I know that to forgive is divine, but gosh it’s hard to watch this spate of Bush exit interviews on TV without hurling something at the screen. Take the recent interview on ABC: a cozy fireside chat featuring Bush, seated beside Laura on a couch, with Charlie Gibson tossing him puffballs about “regrets” or “mistakes” during his presidency. In reply, Bush—wearing his slacker grin—rues “intelligence errors” about WMD in Iraq, while sympathizing with those who died on that account; and later, when asked about the tanking economy, explains that it was caused by actions of others: lax regulators, greedy bankers, a “housing bubble”—anything but the malfeasance of his administration. Indeed, throughout the entire interview, Bush consistently resorted to that common responsibility-shirking device of the passive voice: “Mistakes were made.”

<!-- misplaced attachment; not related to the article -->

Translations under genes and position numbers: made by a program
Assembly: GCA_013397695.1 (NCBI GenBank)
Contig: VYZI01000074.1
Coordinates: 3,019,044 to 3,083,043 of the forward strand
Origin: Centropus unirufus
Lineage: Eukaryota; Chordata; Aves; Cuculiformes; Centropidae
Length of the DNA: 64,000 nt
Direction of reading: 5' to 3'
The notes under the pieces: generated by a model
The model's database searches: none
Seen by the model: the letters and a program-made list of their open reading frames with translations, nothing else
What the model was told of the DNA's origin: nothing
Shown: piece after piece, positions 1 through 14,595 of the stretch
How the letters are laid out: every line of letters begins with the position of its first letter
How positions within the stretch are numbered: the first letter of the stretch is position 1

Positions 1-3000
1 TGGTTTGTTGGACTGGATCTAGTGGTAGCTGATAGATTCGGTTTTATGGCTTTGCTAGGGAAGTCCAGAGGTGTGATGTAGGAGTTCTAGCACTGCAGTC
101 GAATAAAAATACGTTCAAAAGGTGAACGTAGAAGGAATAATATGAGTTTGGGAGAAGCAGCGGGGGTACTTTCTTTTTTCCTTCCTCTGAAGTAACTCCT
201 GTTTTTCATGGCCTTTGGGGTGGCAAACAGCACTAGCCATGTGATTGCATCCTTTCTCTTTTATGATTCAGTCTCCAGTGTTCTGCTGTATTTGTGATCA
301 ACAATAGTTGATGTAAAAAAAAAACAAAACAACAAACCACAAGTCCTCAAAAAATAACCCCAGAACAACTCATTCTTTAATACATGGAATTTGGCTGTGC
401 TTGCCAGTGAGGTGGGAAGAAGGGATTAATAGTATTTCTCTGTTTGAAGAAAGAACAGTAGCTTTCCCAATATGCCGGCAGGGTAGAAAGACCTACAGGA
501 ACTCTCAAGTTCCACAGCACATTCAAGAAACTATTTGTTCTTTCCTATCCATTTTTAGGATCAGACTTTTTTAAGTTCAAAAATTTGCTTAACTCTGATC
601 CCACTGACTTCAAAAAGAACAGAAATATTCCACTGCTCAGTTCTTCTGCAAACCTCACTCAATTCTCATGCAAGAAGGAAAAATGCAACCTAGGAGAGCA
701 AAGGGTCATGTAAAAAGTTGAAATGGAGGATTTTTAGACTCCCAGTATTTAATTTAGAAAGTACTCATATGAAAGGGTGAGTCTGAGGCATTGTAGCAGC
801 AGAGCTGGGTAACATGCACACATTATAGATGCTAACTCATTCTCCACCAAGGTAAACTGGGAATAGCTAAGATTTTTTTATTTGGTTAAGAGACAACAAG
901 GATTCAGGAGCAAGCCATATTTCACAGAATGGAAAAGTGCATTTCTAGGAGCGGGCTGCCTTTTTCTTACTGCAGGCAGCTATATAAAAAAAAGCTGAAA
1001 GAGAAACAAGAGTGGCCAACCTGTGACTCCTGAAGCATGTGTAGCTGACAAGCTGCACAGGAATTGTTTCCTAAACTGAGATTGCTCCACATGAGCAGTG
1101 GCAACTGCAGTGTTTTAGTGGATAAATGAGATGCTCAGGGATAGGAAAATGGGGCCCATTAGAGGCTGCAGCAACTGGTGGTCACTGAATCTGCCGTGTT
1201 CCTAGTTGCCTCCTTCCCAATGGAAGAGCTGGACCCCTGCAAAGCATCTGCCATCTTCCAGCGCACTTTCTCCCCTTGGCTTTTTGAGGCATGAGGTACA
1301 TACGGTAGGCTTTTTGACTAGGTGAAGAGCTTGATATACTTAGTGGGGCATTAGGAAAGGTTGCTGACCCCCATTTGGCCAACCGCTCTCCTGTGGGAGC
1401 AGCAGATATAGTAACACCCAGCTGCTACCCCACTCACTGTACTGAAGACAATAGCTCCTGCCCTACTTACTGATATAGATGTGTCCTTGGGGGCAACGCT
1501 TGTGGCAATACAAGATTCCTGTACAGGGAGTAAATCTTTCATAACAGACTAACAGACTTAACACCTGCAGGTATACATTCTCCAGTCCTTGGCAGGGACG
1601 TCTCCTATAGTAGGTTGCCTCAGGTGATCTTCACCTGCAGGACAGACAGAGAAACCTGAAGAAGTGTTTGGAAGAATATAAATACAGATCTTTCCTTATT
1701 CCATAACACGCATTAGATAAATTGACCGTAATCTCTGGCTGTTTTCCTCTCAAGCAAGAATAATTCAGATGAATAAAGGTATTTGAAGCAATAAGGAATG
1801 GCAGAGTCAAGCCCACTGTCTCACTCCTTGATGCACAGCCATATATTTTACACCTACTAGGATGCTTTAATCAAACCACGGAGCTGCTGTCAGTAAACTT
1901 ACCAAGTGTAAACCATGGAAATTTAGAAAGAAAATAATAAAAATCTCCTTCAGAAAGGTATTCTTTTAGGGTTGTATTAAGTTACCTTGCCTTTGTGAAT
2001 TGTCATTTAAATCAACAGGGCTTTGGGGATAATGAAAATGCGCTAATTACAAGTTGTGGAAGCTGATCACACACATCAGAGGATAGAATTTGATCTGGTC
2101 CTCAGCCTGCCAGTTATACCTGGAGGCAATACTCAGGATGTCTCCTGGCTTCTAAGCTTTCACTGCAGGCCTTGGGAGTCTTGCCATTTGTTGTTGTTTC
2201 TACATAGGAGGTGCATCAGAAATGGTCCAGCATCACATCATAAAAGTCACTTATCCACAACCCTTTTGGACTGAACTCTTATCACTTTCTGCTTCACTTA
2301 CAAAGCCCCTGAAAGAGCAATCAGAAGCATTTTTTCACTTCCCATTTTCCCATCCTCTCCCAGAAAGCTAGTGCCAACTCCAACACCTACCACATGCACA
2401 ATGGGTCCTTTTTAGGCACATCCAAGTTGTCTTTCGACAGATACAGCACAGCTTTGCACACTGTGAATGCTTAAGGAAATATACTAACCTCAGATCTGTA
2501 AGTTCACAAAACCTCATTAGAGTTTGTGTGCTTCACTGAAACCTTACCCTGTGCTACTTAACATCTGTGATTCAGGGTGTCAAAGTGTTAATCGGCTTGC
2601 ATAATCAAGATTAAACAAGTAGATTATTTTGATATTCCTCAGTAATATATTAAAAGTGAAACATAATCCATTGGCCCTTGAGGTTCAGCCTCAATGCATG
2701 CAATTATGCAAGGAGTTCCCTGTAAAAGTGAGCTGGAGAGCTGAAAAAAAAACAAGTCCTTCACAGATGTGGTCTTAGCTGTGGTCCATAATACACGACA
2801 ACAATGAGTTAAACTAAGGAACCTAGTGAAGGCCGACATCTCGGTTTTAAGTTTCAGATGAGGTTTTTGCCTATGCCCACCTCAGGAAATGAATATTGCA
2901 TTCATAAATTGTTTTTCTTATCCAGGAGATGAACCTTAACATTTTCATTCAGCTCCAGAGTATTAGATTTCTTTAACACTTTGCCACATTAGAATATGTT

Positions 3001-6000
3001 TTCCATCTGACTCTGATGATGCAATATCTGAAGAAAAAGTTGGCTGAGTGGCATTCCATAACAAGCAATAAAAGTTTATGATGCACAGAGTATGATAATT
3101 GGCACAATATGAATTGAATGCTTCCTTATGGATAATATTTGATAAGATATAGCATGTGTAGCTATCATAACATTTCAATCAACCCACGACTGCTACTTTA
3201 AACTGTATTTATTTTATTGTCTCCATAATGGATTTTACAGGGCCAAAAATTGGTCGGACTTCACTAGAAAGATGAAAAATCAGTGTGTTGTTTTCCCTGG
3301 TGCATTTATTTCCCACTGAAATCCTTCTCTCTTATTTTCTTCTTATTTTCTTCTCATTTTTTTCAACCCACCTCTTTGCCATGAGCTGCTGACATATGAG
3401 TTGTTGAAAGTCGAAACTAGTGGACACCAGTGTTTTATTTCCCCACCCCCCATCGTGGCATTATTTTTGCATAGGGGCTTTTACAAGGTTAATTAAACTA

If only once—and when better than now, finally?—Bush would acknowledge where, in our democracy, the buck stops. But no. Instead, he uses these lame-duck interviews to attempt to rewrite history in his favor: forgetting the Katrina disaster; omitting his failure to be alert to terrorist attack and to capture Osama bin Laden; failing to mention his kicking the UN inspectors out of Iraq when they were consistently reporting an absence of WMD; refusing to include, as a direct cause of the nation’s economic collapse, his own persistent demands that banking and lending regulations be eased.
The process of redemption begins with assuming responsibility. If Bush should ever do so, then I’ll consider forgiving him. Perhaps.
Update: It was published on December 8, 2008.